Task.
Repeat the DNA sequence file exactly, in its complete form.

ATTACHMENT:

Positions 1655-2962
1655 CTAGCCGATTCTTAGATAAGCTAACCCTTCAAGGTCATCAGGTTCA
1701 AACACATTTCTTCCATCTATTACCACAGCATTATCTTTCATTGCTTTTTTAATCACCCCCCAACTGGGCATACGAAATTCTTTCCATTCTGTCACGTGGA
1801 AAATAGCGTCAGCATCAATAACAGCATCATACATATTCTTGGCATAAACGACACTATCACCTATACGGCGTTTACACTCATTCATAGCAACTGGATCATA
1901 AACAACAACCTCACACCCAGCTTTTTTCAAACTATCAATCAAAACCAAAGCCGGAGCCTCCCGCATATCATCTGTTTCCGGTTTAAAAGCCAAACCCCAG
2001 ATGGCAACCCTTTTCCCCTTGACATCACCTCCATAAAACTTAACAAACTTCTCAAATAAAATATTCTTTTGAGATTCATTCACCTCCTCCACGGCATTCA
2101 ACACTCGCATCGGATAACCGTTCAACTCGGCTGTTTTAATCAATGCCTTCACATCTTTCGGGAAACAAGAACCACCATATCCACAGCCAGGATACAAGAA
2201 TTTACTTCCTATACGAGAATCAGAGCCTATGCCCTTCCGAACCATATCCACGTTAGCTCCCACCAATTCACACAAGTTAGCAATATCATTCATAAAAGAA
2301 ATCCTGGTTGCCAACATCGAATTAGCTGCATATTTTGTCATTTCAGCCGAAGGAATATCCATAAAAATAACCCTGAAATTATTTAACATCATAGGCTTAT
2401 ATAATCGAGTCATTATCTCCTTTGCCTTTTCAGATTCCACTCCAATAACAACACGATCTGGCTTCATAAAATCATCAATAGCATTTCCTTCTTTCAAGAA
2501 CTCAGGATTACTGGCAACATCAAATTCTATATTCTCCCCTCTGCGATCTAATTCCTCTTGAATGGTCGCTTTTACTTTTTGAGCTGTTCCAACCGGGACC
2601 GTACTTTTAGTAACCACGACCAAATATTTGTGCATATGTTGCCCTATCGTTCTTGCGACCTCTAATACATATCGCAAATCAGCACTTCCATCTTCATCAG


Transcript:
Positions 1655-2962
1655 CTAGCCGATTCTTAGATAAGCTAACCCTTCAAGGTCATCAGGTTCA
1701 AACACATTTCTTCCATCTATTACCACAGCATTATCTTTCATTGCTTTTTTAATCACCCCCCAACTGGGCATACGAAATTCTTTCCATTCTGTCACGTGGA
1801 AAATAGCGTCAGCATCAATAACAGCATCATACATATTCTTGGCATAAACGACACTATCACCTATACGGCGTTTACACTCATTCATAGCAACTGGATCATA
1901 AACAACAACCTCACACCCAGCTTTTTTCAAACTATCAATCAAAACCAAAGCCGGAGCCTCCCGCATATCATCTGTTTCCGGTTTAAAAGCCAAACCCCAG
2001 ATGGCAACCCTTTTCCCCTTGACATCACCTCCATAAAACTTAACAAACTTCTCAAATAAAATATTCTTTTGAGATTCATTCACCTCCTCCACGGCATTCA
2101 ACACTCGCATCGGATAACCGTTCAACTCGGCTGTTTTAATCAATGCCTTCACATCTTTCGGGAAACAAGAACCACCATATCCACAGCCAGGATACAAGAA
2201 TTTACTTCCTATACGAGAATCAGAGCCTATGCCCTTCCGAACCATATCCACGTTAGCTCCCACCAATTCACACAAGTTAGCAATATCATTCATAAAAGAA
2301 ATCCTGGTTGCCAACATCGAATTAGCTGCATATTTTGTCATTTCAGCCGAAGGAATATCCATAAAAATAACCCTGAAATTATTTAACATCATAGGCTTAT
2401 ATAATCGAGTCATTATCTCCTTTGCCTTTTCAGATTCCACTCCAATAACAACACGATCTGGCTTCATAAAATCATCAATAGCATTTCCTTCTTTCAAGAA
2501 CTCAGGATTACTGGCAACATCAAATTCTATATTCTCCCCTCTGCGATCTAATTCCTCTTGAATGGTCGCTTTTACTTTTTGAGCTGTTCCAACCGGGACC
2601 GTACTTTTAGTAACCACGACCAAATATTTGTGCATATGTTGCCCTATCGTTCTTGCGACCTCTAATACATATCGCAAATCAGCACTTCCATCTTCATCAG